Is it Safe to Swim with a Lung Disease?
The diagnosis of a debilitating lung disease like chronic obstructive pulmonary disease (COPD) comes along with a plethora of advice. Eat this, not that. Be aware of air pollutants in your home. Exercise your lungs. When it comes to swimming with COPD, it’s important to know if this particular exercise is right for you. Here are some pros and cons to swimming with lung disease:
Pros for Swimming with COPD
- Good for beginners. If you’re trying to get yourself moving for the first time in a while, swimming can be a great, non-intensive exercise.
- Easy on the joints. Years of walking and standing lead to your knees becoming battered and weak. Exercising in the pool—especially water aerobics—make a great alternative to other joint-stressful activities.
- Great for your heart. Suffering from a lung disease often goes hand-in-hand with excessive strain on your heart. The lack of oxygen on your blood forces your heart to work overtime, pumping more blood to make up for the low oxygen level. Low resistance exercises that are completed over long periods of time, like swimming, give the heart a great workout.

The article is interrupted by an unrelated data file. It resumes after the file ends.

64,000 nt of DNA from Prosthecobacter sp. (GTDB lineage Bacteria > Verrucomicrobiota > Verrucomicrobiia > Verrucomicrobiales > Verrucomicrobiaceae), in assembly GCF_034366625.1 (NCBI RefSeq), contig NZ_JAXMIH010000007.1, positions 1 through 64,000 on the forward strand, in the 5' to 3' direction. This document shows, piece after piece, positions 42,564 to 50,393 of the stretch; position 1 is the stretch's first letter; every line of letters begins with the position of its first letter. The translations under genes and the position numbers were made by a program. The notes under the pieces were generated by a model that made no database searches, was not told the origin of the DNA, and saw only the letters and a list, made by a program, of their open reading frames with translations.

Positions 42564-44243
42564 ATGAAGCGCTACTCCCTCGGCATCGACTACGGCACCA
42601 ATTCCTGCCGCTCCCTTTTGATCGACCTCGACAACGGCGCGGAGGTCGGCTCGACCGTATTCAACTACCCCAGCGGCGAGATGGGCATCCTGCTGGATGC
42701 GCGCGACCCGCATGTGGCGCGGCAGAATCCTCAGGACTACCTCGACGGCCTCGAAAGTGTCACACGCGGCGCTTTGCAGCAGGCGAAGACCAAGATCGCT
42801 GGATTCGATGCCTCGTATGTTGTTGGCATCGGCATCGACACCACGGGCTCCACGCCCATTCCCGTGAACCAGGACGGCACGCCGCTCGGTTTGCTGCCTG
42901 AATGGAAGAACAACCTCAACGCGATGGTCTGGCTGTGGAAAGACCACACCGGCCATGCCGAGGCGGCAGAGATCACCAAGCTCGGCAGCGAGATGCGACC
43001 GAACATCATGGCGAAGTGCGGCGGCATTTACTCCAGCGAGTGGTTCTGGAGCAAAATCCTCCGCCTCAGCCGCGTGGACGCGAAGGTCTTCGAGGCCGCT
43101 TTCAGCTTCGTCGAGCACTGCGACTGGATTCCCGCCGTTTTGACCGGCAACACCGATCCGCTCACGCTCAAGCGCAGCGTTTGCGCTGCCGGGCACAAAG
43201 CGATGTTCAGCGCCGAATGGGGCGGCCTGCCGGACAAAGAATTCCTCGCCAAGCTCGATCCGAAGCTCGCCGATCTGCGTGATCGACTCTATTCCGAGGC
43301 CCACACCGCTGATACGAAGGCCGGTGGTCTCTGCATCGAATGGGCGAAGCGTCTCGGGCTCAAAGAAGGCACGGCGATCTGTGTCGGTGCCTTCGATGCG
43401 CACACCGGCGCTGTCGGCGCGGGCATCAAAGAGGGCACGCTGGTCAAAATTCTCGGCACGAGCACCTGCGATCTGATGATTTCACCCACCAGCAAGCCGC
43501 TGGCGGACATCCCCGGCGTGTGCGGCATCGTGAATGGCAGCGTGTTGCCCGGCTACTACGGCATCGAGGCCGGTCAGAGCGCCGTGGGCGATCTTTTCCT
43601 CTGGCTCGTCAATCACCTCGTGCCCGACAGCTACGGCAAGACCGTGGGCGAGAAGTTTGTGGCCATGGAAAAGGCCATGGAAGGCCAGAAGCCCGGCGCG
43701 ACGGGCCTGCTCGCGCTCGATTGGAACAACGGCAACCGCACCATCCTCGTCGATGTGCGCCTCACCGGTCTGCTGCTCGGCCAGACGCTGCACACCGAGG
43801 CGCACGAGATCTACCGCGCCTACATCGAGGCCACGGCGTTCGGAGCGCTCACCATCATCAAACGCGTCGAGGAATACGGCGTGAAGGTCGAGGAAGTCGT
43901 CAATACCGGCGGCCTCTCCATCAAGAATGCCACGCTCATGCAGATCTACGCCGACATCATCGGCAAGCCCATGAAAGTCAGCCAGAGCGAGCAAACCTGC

Cons for Swimming with COPD
- Chemically induced flare-ups. While the smell of chlorine may signal pleasant images in our brains of summertime and fun with friends, it could also signal a flare-up of COPD symptoms for those that suffer from lung disease. The chemicals can irritate the airways and induce cough and wheezing. Try to avoid indoor pools as the air is more saturated with chemical fumes than pools that are outdoors.
- It is easy to overdo it. It seems contradictory to the concept that swimming is good for beginners, but it is an exercise that can go from relaxing to excessive quickly. When you swim, you use your entire body, so your heart and lungs need to work fairly hard. Keep your exercises simple and build up over time.
- Watch out for the heat. Unfortunately, the best—and oftentimes the only—time of year to use an outdoor swimming pool is during the summer. Managing the heat with lung disease can be difficult and stressful. To combat this, drink plenty of water and watch the weather report. On really hot days, opt for an indoor exercise instead.
Knowing your strengths and weaknesses can be very helpful when considering a workout regiment. Just as important: knowing what your treatment options are. People are not limited to the everyday COPD treatments like expensive medications that simply manage symptoms and don’t treat the underlying disease. Today, cellular therapy for lung disease is becoming a better alternative for the many sufferers of chronic lung diseases.
If you or a loved one has lung disease, the Lung Health Institute may be able to help. Contact us by calling 888-745-6697 today to find out if you qualify for cellular therapy.